To Diet or not to Diet?

At the beginning of last term I decided to organise an event to mark No Diet Day (6th of May) in Cambridge. I decided to do so for a wide range of reasons, some of which I’d like to share now with those who couldn’t make it but who are nevertheless intrigued (N.b. today, when I’m typing this article is Anti-Child Labour day, another day which I think should be publicly marked in Cambridge. Oh well.). Anyway, please check it for yourself or believe me that when you Google the word “diet”, one of the first pages that come up will include a “diet personality quiz”. No kidding. My question is then: can diets, like the kind of clothes we wear, the books we read or the way we spend our free time characterise us? So it would seem, at least according to this wonderful digital gem, which suggests that diet can become not only a habit but also part of our personality. Hah. Who would have thought so?

Let me ask you another question, which I would like you to answer honestly (no worries, we won’t actually come and find you to get the answer): Have you ever thought of dieting? Frankly, I certainly have. In fact every time I go back to my native Hungary I get a sudden urge to lose weight even when I am in perfectly good shape (my jeans tell me if I’m not: they are very talkative.), and was I in the UK, I probably wouldn’t even think about not having that odd cookie. Simply because Hungarian women of my age seem to weigh less than me. And because my boyfriend’s mum (who was able to convince herself that she hates sweets and skips meals on a regular basis to maintain what is, I must admit, an impeccable figure for a woman of her age) greets me with a radiant smile every time she thinks I have lost weight or just pats my cheeks gently asking if I’d prefer a salad for dinner if she thinks I haven’t. It is obvious that the fact that I am on my way to graduate with a second degree from Cambridge, that I enjoy my life and other nuances are all nice and good but what really matters is what size I look for when I go shopping. Now, I guess some of you have already heard Mariah Carey’s infamous quote where she supposedly stated how much she envied African orphans because they don’t have weight issues. I also suppose that you have heard how half of the world is starving because they have nothing to eat while the other half forces themselves to starve even though they’d have plenty to eat. What I don’t think that many of you will have heard about is that in Mauritania women are forced to eat.

A couple of young Hungarian documentary filmmakers went to this remote country, where white people aren’t that safe, where half of the population is starving – a result of that slavery was legal until 5 years ago or so – and made a film about camps where young women are forced to eat. They are the elite of their society, rich girls who have nothing to worry about apart from gaining weight so that they can marry. Because men don’t want thin wives: around 100 kg is the ideal but the fatter the better; families actually pay great sums to fatten up their daughters according to these social desires. Such camps are flourishing in the countryside, where women force other girls and women to eat from as young as 14-15 years old. And when I write force, I actually mean physically force. The girls who refuse to eat are beaten and if they throw up because they can’t take it anymore, well – sorry if you were reading this whilst eating – they are forced to eat their vomit. On a continent where millions starve to death, in a world where women become anorexic, we find women who suffer because they must eat. Those who live in the capital, Nouakchott, and cannot afford these exclusive camps, take pills. Unfortunately the pills they take were in fact designed for livestock such as camels and the like so that the animals gain weight more easily and quickly. Needless to say, the side-effects are horrible in both cases. Women essentially double their weight sometimes in less than a year and end up with a range of cardio-vascular diseases, ruined joints and skin problems. You know, just like over-weight people in this part of the world do. Except that in the whole of Mauritania there is only one hospital, which is not very well-prepared to treat all of these women. So first they suffer to gain weight and then they suffer, hopefully at least in a happy marriage, the consequences.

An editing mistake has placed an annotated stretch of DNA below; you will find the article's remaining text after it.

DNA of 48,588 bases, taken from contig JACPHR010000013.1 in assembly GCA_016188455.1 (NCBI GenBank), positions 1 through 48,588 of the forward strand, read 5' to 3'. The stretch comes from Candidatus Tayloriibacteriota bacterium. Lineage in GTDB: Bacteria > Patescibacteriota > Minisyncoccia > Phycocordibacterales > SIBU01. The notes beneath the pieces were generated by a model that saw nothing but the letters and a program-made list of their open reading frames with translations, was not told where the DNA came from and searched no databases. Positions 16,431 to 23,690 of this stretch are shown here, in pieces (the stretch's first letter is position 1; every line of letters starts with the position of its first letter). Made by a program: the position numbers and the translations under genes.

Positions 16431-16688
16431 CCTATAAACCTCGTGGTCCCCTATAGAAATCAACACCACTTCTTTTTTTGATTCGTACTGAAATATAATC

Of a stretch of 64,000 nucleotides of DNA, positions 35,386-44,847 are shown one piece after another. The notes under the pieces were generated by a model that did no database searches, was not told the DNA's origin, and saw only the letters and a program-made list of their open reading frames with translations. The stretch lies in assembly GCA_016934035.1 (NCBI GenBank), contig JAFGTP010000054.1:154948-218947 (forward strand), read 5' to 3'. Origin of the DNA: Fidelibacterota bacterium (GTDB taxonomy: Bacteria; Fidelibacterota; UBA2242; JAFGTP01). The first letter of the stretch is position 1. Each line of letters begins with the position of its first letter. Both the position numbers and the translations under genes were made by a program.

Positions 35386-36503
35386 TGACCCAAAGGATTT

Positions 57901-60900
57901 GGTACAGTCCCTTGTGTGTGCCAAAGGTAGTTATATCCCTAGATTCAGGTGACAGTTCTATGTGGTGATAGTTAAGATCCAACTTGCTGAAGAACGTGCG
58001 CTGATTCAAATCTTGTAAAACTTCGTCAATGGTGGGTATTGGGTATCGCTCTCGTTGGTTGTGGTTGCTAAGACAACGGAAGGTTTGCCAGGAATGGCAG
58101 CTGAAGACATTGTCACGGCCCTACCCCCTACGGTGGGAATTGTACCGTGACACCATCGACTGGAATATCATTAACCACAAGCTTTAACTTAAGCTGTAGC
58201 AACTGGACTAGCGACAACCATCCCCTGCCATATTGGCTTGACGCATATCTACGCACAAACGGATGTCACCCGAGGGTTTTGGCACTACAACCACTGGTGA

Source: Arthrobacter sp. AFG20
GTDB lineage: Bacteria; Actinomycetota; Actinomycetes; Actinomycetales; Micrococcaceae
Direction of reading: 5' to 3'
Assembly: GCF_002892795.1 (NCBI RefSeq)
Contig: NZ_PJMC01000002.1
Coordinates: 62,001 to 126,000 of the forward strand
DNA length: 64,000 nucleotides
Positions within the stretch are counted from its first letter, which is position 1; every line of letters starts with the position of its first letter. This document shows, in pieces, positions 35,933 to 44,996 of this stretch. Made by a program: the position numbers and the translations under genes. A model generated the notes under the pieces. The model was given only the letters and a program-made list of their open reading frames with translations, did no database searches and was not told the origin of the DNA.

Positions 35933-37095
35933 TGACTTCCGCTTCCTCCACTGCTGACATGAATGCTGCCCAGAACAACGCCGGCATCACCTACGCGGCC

Don’t misunderstand me, please. The moral of this tale is not to discourage anybody from maintaining a healthy lifestyle or from trying to feel good about him/herself. But we need to ask ourselves what the ideal is in this less than ideal world? Why will you not have that second cookie? Is it perhaps because the only thing you can control is your body? Or perhaps because you’re anxious to find the ideal man, who “obviously” won’t find you ideal if you allow yourself that second cookie? Or because you know that too much sugar isn’t healthy and you’ve been sitting in the library for a good while with no prospect of a good jog or yoga in the near future? If it is the latter I’d say go girl and have the cookie if you know that you won’t harm your health. But if it’s anything else then think twice – and don’t always think thin. You can always find a rich husband in Mauritania…

Judit Damasdi

1 Comment

  1. Fascinating example. And why is thinness only desirable in women? Surely, economically, it would be better to have more robust women who are better at working and not dying of diseases/childbirth? It’s ludicrous that only one gender should feel social pressure to starve themselves.

Comments are closed.

© 2019 Gender Agenda

Theme by Anders NorenUp ↑